Dear Brancher families,

Did you know that pinecones can predict the weather? Ask your Brancher how! 

What a fun and fast-paced month it has been! April has been full of science experiments, art, reading, and writing—all circling around one thing…the WEATHER! That’s right, our Branchers became little meteorologists over the course of the month. These Branchers continue to amaze us with how bright, attentive, and capable they are!

We started the month by learning about CLOUDS. We discussed and discovered what clouds were made of and how they work, but most importantly (according to the Branchers), they were fascinated with the names of the four most common clouds. You may have heard your Brancher talking about these different types of clouds, as did we! These clouds would be the Cirrus, Cumulus, Cumulonimbus, and Stratus clouds. We learned that when you look up at the sky and see white, fluffy, happy cotton ball clouds, you are looking at what is called a Cumulus cloud. On the other side of the spectrum, if we see a dark and stormy cloud, we are looking at a Cumulonimbus cloud…run for cover because there will soon be a thunderstorm! The highest clouds we see are Cirrus, which are light, feathery, wispy, and often cold clouds. The lowest clouds are our Stratus clouds, also known as fog. These clouds blanket the ground with their density. It has been so fun listening to each Brancher pronounce and stretch out each cloud type as they expand their vocabulary! 

We can’t learn about clouds without knowing about the WATER CYCLE. So, off to work, we explore this critical series of events. We investigated evaporation, condensation, and precipitation with the help of a few informative books, videos, and, of course, songs! To get our imaginations going and incorporate some visual aspects, we created our own ‘Water Cycle’ in a bag as a whole group! Using a Ziploc bag and some permanent markers, the Branchers could assist a teacher as she made an ocean landscape. We had water, sunshine, clouds, and even trees. Once the bag was decorated accordingly, we discussed the water cycle steps and incorporated them into our landscape. The Branchers discovered that when the sunshine heats the water, it evaporates the water and creates water vapor. The water vapor goes high into the sky and pools together to make clouds. Once the clouds become too full of vapor, it releases the water, begins to rain, and the cycle begins again. Once the bag and discussion were over, we filled it with H20 and hung it in the window to witness the science for our own eyes! By the end of the first day, the Branchers noticed condensation building up through the side of the bag and watched in awe as the water trickled down the inside.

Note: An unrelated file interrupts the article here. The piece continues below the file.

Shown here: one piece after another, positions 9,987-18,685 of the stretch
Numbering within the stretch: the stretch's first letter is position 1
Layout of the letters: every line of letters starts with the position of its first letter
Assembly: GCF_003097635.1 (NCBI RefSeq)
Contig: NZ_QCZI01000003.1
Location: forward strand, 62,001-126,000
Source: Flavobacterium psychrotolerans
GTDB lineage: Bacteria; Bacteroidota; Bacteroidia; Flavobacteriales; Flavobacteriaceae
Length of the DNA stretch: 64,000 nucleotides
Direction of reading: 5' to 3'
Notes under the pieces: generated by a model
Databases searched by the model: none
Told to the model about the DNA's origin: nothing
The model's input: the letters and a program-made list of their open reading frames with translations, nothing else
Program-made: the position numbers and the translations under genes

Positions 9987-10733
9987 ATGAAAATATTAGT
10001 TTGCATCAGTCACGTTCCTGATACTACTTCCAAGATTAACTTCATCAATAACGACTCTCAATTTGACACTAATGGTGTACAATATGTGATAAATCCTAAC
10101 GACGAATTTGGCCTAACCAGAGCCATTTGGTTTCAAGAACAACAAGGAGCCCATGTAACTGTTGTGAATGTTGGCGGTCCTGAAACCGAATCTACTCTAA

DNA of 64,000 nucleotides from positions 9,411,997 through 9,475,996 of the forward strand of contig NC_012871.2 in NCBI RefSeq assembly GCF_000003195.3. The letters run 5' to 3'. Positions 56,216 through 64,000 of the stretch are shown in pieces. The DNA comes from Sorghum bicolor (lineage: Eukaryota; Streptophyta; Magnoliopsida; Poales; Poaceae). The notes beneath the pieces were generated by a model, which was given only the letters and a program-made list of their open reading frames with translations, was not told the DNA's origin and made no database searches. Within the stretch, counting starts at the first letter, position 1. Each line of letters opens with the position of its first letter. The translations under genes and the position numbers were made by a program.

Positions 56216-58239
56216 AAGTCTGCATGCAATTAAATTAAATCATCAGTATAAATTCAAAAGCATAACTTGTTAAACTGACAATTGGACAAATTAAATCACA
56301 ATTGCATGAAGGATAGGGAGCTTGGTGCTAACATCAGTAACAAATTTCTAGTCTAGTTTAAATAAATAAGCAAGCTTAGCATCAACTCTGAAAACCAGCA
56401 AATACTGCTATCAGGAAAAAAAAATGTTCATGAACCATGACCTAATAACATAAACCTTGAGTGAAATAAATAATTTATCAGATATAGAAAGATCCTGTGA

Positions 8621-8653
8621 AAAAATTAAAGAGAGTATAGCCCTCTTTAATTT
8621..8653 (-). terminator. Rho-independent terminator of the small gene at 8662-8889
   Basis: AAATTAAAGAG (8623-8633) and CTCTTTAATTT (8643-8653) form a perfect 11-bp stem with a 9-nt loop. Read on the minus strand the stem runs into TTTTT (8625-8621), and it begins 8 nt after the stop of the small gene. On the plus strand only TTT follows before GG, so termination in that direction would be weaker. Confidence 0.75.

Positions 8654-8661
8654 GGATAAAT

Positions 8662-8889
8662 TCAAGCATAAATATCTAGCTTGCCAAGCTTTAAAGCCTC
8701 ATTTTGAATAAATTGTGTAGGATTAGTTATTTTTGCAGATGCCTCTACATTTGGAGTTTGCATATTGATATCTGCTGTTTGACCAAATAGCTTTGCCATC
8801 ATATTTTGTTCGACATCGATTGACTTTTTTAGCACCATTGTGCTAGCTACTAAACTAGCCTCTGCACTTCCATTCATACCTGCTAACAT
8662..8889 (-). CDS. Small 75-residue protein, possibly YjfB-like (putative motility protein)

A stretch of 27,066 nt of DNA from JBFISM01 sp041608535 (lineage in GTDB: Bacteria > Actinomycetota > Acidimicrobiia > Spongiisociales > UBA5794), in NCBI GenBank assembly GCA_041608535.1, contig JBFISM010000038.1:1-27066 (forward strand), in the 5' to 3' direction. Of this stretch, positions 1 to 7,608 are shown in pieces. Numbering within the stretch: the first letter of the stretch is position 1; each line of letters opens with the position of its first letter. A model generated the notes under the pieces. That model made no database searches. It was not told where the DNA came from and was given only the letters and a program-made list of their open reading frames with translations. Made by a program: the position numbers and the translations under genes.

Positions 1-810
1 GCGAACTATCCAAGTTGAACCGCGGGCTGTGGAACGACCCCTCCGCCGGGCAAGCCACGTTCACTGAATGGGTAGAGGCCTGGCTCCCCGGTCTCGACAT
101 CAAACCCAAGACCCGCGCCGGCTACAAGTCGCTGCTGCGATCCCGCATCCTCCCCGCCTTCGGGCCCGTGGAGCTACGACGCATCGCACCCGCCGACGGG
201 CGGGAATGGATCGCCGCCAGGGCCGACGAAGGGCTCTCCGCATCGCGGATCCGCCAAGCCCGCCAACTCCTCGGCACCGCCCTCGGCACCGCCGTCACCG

Another tremendous visual activity we did was the ‘Rain Cloud’ in a jar. This activity showed the kids how it rains and was simple, too! All that was needed was a jar, H20, shaving cream, and some blue food coloring. Start by filling the jar with warm water and topping it with a shaving cream cloud. Then, add some food coloring drops and imagine it is water vapor. Once the vapor in the cloud became too heavy, it traveled through the cloud and began raining through the water. This would be a great activity to do at home as well; have your Brancher assist and or lead the demonstration! 

That was one of many things we did in a jar this month. We also created a…’ Tornado’ in a jar! Using H20 and glitter, we could replicate an actual tornado (“Tormato,” according to the Branchers). We used our imaginations to pretend that the glitter was dirt and dust that flies and swirls through the air during a tornado. Place a stir stick into the water and make quick circular motions, causing the glitter to form the ‘eye of the storm.’ Simple science=amazing results!

The month was complete with making some beautiful and quite impressive art. Using cotton balls, the Branchers were able to create replicas of a few of the clouds we discussed throughout the month. Not only was this activity fun, but it also helped them further their learning about clouds and solidified their knowledge! One of our other favorite art projects was our ‘Textured Lightning Storm.’ Each Brancher painted a dark stormy night sky using black and blue liquid watercolors. They then pinched and sprinkled salt all over the wet surface to create a textured appearance on the paper. To add a little flare, the Branchers added cotton balls and spritzed them with black-colored water to make a Cumulonimbus cloud. No lightning storm would be complete without a lightning bolt, so that’s what we added. The final product was electrifyingly awesome! 

As you can see, we have had a busy month, and it will only get busier in May! You know what they say…”April showers bring May flowers!” Get your green thumb on…we’re gardening! 

-Ms. Heather & Ms. Gracen

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